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You can mount a pcfs diskette that was formatted using the fdformat -d command, or a DOS diskette that was formatted on a DOS system. When you mount a pcfs file system, you can create, read, write, and delete files in the file system using SunOS file utilities, subject to DOS naming conventions. See the pcfs(7) manual page for more information about the format and features of the pcfs file system.
To mount a pcfs file system from a diskette:
You can mount a pcfs file system with different mount options (for example, -o rw). See the mount_pcfs(1M) manual page for a description of the options that can be included in the list.
If you use pcfs diskettes frequently, you may want to add this entry to your /etc/vfstab file:
/dev/diskette - /pcfs pcfs - no rw
Create a directory named /pcfs to use as the mount point for the diskette. With the mount point and the entry in the /etc/vfstab file, you can mount a pcfs diskette by becoming superuser and typing mount /pcfs and pressing Return. Once the diskette is mounted, you can use any of the SunOS file utilities such as cp or mv to copy files to and from the diskette.
When you are done with the pcfs diskette, you must unmount it before you can eject it. To unmount the diskette, type umount mount-point and press Return. To eject the diskette, type eject and press Return.
The following sections describe the SunOS 5.x disk naming conventions, commands for finding disk information (du, prtvtoc), and how to repair or replace a bad disk.
The SunOS 5.x disk-naming conventions are different from the SunOS 4.x disk-naming conventions. This section describes the new disk-naming conventions; these are based on logical (not physical) device names. SunOS 5.x disks have both block and raw (character) device files. The device name is the same, regardless of whether the command requires the block or raw device file.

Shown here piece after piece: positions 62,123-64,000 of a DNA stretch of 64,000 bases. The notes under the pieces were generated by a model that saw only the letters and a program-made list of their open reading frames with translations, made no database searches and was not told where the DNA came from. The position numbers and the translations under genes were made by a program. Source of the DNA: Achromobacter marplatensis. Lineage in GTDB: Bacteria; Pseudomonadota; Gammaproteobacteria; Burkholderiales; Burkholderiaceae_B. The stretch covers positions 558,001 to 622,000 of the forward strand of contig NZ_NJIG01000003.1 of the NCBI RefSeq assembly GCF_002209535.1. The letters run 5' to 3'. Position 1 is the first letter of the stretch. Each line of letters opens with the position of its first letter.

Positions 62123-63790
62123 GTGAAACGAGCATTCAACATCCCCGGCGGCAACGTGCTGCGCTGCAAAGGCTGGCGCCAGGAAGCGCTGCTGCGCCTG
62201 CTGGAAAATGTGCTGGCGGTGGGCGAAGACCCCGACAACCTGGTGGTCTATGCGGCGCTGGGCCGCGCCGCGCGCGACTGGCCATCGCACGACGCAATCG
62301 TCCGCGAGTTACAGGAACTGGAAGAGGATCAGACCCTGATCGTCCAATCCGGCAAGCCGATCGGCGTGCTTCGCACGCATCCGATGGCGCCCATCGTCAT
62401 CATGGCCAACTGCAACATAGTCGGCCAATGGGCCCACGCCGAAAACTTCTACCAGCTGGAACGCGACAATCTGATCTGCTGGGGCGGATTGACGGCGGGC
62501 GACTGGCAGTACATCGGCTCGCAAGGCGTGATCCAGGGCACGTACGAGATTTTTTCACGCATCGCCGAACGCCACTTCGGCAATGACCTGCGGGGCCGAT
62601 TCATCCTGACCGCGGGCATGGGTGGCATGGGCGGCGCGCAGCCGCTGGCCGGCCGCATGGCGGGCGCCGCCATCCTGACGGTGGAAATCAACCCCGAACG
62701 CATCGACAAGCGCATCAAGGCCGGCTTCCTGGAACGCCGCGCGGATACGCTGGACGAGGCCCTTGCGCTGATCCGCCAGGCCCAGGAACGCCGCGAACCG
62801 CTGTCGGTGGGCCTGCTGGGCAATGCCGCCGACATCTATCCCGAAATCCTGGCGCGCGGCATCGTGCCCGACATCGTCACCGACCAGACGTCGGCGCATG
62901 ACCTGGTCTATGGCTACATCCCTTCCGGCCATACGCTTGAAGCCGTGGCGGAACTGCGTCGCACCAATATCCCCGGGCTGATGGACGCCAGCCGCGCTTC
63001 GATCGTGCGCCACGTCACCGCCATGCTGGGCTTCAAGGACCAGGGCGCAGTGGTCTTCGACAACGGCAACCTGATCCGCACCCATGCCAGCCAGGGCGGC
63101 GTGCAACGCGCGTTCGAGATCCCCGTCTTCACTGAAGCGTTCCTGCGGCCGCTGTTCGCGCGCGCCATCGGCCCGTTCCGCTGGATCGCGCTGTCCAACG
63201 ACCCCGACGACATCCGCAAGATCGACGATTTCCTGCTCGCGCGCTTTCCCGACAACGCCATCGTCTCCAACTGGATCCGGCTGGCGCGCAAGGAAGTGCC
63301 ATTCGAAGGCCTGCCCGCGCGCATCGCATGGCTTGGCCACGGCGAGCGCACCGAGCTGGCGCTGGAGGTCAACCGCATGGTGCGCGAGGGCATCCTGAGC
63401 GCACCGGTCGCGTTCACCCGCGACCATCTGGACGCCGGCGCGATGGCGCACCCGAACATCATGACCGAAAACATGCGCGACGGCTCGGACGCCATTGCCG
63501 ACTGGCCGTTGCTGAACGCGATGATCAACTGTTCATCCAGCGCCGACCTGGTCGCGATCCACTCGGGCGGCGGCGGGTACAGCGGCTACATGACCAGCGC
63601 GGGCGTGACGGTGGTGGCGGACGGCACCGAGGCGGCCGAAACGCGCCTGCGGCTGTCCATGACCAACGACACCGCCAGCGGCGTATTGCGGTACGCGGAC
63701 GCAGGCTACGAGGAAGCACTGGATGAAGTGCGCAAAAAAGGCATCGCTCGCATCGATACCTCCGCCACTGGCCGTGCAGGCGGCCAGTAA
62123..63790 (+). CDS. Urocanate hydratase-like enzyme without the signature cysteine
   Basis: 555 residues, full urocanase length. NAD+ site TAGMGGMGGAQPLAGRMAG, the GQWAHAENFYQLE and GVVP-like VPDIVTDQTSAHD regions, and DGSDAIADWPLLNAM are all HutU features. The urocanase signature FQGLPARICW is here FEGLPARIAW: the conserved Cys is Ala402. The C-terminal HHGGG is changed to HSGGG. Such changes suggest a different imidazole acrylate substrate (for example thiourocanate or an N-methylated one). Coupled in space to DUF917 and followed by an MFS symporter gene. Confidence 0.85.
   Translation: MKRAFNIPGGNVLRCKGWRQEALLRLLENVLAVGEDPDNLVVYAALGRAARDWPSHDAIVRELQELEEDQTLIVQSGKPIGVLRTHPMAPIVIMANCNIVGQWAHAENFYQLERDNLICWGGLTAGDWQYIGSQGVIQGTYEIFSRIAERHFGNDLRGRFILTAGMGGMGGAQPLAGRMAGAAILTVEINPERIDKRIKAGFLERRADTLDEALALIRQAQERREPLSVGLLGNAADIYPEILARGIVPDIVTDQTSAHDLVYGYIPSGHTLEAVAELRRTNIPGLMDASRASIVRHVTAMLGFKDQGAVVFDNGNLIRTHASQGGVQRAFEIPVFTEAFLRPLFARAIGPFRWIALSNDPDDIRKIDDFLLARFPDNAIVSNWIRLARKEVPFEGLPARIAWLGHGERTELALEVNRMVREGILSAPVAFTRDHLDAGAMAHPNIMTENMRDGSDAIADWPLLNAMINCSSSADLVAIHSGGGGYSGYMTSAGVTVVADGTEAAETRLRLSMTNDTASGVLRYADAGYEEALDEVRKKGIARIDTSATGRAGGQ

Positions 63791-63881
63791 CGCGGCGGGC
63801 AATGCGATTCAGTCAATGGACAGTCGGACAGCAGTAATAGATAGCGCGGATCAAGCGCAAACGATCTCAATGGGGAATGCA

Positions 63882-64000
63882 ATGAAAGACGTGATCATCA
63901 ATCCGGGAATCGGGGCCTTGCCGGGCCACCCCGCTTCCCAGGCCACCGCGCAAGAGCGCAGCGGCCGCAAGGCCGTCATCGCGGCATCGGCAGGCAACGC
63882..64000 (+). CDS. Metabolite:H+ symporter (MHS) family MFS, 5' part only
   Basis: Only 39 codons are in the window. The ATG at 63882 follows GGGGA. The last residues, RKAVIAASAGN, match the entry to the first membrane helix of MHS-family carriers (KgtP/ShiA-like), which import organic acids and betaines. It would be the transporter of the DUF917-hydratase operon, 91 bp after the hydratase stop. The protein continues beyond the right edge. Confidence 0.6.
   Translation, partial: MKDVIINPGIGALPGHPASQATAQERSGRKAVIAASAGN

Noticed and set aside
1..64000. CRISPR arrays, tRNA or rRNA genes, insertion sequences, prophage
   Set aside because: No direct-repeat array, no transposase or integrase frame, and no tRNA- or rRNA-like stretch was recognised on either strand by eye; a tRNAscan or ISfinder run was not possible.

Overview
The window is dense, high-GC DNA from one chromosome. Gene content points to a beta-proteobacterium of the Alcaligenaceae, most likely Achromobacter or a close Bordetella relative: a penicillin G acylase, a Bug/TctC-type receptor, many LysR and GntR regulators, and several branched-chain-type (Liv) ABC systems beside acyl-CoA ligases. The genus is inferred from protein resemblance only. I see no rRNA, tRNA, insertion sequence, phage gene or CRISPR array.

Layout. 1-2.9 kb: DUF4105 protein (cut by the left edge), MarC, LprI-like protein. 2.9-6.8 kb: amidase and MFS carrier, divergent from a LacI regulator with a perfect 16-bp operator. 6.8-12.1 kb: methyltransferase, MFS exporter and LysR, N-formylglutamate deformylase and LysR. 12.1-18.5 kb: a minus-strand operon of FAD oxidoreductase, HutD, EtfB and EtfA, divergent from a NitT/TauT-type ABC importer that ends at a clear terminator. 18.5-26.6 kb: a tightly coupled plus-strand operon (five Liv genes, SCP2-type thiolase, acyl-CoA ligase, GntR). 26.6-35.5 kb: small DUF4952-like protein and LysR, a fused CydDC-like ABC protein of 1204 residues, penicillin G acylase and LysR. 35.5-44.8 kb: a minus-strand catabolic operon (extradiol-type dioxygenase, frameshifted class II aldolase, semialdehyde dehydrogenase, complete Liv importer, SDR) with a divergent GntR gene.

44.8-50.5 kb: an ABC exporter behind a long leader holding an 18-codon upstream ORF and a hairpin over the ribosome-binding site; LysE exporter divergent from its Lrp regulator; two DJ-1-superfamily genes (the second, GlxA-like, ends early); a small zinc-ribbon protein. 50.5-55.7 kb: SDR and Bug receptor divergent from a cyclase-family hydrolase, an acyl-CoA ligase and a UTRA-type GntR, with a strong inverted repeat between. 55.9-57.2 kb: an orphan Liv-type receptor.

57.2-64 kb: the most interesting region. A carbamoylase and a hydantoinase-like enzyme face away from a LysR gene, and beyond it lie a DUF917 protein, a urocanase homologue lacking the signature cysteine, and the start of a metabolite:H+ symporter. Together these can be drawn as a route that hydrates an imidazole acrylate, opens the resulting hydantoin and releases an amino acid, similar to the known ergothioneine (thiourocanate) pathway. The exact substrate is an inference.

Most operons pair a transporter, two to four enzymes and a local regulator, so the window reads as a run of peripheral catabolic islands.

Instead of using an r to the beginning of the disk device name (the naming convention in the SunOS 4.x system software), each type of device file has its own subdirectory in /dev: /dev/dsk (the block interface) or /dev/rdsk (the raw interface).
Some commands, such as mount, use the block interface device name from the /dev/dsk directory to specify the disk device. Other commands, such as newfs, require the raw interface device name from the /dev/rdsk directory to specify the disk device.
The device name you use to identify a specific disk with either type of interface depends on the controller type: bus-oriented (SCSI or IPI) or direct.
Figure 3-9 shows the device-naming convention for disks with bus controllers.
Figure 3-9 Naming convention for disks with bus controllers.
Each file system on a disk is assigned to a slice a group of cylinders set aside for use by that file system. To specify a slice ( partition) on a disk with a bus controller (either SCSI or IPI ), use a device name with these conventions: /dev/dsk/cWtXdYsZ (the block interface) or /dev/rdsk/cWtXdYsZ (the raw interface).
NOTE: SunOS 5.x disk device names use the term slice (and the letter s in the device name) to refer to the slice number. Slice is simply another name for a disk partition.
Here are some guidelines for determining the values for the device file name:
|1||swap||Virtual memory space|
|3-5||Available for use according to your administrative policy|
|6||/usr||Executable programs, program libraries, and documentation|
Table 3-9 shows some examples of raw device names for disks with bus-oriented controllers.
|/dev/rdsk/c0t0d0s0||Raw interface to the first slice (root) on the first disk at the first SCSI target address on the first controller.|
|/dev/rdsk/c0t0d0s2||Raw interface to the third slice (which represents the whole disk) on the first disk at the first SCSI target address on the first controller.|
|/dev/rdsk/c0t1d0s6||Raw interface to seventh (/usr) slice on the first disk at the second SCSI target address on the first controller.|
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